When a potentially ridable wave shows up, you paddle to catch it, which, for the novice, is not a certainty. After a few tries you catch a wave and ride it… if you don’t wipe out on the take-off (again that’s never a certainty for a novice) you stand and ride the wave. For a few seconds.

All of that anticipation and preparation to ride for a few seconds. But it is great! We’ll come back to this later.

In our scripture passage Jesus used an illustration about a wedding.

He frequently used wedding images to picture the coming of the kingdom of God. Weddings were (and are) about celebration and feasting, an event of celebration in the course of people’s lives in ancient Gallilee.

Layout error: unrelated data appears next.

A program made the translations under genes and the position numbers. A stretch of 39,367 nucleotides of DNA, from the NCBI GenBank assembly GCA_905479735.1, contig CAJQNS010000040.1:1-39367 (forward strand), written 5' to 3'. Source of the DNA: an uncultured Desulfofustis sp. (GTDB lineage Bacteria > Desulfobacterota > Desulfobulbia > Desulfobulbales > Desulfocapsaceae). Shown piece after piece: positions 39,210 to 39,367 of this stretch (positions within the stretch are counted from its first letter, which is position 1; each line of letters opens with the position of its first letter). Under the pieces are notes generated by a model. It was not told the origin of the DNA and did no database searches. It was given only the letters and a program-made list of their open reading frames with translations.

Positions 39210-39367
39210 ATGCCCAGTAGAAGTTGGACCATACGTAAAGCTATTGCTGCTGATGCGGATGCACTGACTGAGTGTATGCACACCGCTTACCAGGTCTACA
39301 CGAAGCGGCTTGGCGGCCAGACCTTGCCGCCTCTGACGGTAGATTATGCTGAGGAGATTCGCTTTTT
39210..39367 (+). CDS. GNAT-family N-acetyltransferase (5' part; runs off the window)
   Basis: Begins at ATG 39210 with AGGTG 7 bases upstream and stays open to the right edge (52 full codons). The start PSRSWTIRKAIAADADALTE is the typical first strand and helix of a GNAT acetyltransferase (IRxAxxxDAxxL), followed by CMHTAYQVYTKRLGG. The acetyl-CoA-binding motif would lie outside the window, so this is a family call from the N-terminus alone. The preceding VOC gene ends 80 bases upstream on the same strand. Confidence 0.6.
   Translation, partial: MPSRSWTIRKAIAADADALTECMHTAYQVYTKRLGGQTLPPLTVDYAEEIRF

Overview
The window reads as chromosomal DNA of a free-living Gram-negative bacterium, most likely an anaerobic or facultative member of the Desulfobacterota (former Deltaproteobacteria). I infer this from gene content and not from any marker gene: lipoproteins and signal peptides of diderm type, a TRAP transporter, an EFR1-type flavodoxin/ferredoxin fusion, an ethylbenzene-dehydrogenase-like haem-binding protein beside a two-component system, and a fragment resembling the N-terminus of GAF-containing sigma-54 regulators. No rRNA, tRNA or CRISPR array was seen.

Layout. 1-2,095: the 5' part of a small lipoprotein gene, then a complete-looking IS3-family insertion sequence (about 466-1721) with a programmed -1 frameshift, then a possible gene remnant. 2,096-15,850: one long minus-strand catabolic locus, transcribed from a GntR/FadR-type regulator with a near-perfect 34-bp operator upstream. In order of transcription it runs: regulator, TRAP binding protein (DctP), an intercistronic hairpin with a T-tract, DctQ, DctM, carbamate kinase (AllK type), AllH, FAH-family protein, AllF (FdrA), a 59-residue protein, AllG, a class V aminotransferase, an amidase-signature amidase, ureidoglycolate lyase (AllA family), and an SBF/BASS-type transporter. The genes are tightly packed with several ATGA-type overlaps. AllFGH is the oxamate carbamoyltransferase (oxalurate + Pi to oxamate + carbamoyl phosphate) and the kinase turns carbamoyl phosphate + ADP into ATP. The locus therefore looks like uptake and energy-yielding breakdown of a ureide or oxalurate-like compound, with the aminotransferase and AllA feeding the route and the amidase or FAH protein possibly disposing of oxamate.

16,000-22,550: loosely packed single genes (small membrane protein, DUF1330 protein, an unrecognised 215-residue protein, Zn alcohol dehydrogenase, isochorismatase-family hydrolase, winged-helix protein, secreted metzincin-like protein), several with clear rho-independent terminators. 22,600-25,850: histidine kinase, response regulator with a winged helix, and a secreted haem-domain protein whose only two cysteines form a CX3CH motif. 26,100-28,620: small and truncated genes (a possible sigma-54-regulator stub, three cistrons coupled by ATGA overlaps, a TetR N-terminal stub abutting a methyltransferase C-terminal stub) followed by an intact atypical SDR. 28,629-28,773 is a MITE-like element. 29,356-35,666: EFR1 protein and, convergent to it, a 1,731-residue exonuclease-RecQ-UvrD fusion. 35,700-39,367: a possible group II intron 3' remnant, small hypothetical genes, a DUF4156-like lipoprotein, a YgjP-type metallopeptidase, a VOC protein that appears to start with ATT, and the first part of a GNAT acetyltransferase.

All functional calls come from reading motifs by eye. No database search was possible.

A wedding reached its zenith with the new husband bringing his wife home. The household slaves stayed up as late as needed, waiting for when the party would come.

In this illustration there is an extraordinary behavior by the bridegroom. He comes and serves the slaves as if they are the masters and he, their slave. This likely refers to a tradition we don’t know about that was tied to wedding celebrations. We just don’t know. But it fits the image of the kingdom of God.

Whenever Jesus used a parable or a story like this there are multiple themes and points of emphasis presented to his listeners. We say a picture is worth a thousand words. Jesus knew that too, and he created verbal images whose implicit and explicit meanings go far beyond the few sentences he spoke.

Our focus today is in this phrase…

Be dressed for action… be like those who are waiting for their master to return from the wedding banquet, so that they may open the door for him as soon as he comes and knocks.